By Robert E. Lee,

Why should I read it?

1 author picked Blackbeard the Pirate as one of their favorite books, and they share why you should read it.

What is this book about?

Edward Teach, better known as Blackbeard, was one of the most notorious pirates ever to plague the Atlantic coast. He was also one of the most colorful pirates of all time, becoming the model for countless blood-and-thunder tales of sea rovers. His daring exploits, personal courage, terrifying appearance, and fourteen wives made him a legend in his own lifetime. The legends and myths about Blackbeard have become wilder rather than tamer in the 250 years since his gory but valiant death at Ocracoke Inlet. It is difficult for historians, and all but impossible for the general reader, to separate fact…

Book cover of The Sea Rover's Practice: Pirate Tactics and Techniques, 1630-1730

Why did I love this book?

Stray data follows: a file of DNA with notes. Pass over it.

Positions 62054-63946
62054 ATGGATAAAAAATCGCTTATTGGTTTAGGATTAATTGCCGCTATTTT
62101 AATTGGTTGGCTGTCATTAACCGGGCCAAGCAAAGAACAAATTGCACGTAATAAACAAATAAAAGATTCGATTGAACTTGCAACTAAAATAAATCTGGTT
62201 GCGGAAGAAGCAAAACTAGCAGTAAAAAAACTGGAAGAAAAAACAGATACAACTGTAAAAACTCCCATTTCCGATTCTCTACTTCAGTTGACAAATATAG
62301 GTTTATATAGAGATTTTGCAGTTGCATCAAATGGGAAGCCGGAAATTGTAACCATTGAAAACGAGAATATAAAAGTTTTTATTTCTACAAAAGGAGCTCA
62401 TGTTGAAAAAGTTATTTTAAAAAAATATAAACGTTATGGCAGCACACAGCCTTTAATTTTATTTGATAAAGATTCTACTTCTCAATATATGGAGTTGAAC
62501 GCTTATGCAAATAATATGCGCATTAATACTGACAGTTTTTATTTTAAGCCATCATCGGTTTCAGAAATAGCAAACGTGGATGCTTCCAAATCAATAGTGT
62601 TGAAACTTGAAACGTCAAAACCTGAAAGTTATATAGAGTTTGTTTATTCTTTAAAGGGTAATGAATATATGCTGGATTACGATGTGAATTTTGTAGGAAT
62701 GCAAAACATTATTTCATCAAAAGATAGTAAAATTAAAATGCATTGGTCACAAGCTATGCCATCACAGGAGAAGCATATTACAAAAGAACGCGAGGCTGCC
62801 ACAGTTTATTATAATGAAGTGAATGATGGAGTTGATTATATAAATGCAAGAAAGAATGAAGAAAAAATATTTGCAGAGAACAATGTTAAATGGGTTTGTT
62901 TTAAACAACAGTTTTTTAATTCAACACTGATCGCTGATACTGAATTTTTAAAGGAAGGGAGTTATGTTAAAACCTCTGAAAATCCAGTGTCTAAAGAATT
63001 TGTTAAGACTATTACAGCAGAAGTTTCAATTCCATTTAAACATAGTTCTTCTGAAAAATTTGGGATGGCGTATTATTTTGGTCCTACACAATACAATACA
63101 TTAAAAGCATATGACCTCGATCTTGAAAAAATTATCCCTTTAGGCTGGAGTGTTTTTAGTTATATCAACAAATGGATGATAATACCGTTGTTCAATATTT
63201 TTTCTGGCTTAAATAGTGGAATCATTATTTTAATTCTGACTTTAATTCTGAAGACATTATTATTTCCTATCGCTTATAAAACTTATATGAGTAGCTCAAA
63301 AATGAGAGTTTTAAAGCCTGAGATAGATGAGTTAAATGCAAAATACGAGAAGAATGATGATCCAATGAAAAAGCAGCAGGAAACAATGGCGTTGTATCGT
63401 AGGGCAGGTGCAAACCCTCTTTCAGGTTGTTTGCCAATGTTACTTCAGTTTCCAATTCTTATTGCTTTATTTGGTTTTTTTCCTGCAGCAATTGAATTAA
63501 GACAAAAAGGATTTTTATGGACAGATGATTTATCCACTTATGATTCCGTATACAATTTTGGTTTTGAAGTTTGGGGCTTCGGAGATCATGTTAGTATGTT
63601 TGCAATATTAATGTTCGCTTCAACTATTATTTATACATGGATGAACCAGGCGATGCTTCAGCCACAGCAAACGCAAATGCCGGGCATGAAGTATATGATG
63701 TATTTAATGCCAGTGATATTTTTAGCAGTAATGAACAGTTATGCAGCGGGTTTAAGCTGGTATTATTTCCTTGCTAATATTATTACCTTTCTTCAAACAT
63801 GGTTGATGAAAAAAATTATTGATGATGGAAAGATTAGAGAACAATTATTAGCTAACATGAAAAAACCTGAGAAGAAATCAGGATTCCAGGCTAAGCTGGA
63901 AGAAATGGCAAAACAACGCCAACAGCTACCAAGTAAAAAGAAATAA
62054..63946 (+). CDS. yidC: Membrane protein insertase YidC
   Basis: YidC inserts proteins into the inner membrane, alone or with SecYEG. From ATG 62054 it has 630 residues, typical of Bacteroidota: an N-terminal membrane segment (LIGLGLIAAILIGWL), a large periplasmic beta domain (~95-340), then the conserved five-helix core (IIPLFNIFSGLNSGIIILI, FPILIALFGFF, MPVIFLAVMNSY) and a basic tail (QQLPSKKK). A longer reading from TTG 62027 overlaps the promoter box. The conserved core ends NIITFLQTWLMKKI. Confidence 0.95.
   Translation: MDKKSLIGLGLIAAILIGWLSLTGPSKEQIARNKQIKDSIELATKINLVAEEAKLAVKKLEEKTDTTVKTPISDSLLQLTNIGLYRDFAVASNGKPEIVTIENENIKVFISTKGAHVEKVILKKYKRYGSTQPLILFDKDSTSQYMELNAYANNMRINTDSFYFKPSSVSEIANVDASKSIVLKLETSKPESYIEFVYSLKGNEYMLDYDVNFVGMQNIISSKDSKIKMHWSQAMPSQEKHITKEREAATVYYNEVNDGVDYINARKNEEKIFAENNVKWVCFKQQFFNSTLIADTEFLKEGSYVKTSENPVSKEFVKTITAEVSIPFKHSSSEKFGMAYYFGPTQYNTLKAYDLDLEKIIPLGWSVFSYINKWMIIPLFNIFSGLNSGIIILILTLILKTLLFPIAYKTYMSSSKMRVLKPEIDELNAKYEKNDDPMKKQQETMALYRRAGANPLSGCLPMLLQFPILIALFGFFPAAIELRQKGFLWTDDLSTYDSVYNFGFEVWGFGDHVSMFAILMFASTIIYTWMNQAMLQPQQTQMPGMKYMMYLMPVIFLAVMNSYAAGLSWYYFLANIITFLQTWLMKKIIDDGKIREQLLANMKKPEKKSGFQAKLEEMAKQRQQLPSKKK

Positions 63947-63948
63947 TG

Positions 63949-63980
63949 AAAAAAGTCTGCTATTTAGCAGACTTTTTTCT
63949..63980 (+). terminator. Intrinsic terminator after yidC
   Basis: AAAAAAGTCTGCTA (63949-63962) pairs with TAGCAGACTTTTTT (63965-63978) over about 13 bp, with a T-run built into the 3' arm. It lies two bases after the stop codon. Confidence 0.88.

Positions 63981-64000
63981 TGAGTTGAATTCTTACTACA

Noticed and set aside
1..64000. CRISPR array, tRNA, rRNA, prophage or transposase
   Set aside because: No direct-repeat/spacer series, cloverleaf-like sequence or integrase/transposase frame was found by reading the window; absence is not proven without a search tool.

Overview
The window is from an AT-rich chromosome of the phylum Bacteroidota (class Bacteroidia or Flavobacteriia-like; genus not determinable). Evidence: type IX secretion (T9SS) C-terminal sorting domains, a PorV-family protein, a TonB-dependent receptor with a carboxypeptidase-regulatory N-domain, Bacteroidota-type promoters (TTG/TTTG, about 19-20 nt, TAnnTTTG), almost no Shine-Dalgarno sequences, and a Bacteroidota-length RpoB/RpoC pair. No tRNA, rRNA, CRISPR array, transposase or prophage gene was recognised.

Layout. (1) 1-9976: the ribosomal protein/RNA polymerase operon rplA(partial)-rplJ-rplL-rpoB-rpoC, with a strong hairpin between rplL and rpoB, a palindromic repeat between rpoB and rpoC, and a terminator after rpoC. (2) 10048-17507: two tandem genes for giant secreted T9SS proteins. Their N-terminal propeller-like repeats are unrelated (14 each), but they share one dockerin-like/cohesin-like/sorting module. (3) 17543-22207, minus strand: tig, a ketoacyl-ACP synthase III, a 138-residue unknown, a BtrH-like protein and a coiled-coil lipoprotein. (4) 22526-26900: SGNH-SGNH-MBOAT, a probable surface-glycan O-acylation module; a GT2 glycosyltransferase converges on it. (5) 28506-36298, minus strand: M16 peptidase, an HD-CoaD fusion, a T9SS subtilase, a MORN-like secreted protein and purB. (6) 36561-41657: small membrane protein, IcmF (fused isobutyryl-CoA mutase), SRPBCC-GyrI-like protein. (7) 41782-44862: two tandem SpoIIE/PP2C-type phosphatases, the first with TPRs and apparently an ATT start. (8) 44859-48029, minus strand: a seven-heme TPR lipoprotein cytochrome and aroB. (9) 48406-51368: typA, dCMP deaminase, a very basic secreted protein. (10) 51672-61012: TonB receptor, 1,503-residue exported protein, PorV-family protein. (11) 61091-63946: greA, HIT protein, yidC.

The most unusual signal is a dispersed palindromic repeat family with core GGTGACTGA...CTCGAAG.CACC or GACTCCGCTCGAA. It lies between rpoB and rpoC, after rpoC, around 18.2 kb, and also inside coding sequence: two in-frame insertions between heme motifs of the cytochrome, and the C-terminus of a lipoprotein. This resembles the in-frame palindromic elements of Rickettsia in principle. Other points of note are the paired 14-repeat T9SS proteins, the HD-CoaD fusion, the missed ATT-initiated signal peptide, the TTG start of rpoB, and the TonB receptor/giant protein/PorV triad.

Although I captain my own lake boat, I knew very little about ancient nautical sailing and warfare when I began writing Fire on Dark Water. Benerson Little’s book, The Sea Rover’s Practice, taught me about different types of crafts, weapons, battle tactics, sea villains, ship routines, sailor superstitions, methods of stealth attack, treatment of prisoners, and even the types of food eaten on board ship throughout 1630 – 1730. It was a very valuable resource.

By Benerson Little,

Why should I read it?

1 author picked The Sea Rover's Practice as one of their favorite books, and they share why you should read it.

What is this book about?

To read of sea roving's various incarnations - piracy, privateering, buccaneering, la flibuste, la course - is to bring forth romantic, and often violent, imagery. Indeed, much of this imagery has become a literary and cinematic cliche?. And what an image it is!

But its truth is by halves, and paradoxically it is the picaresque imagery of Pyle, Wyeth, Sabatini, and Hollywood that is often closer to the reality, while the historical details of arms, tactics, and language are often inaccurate or entirely anachronistic.

Successful sea rovers were careful practitioners of a complex profession that sought wealth by stratagem and…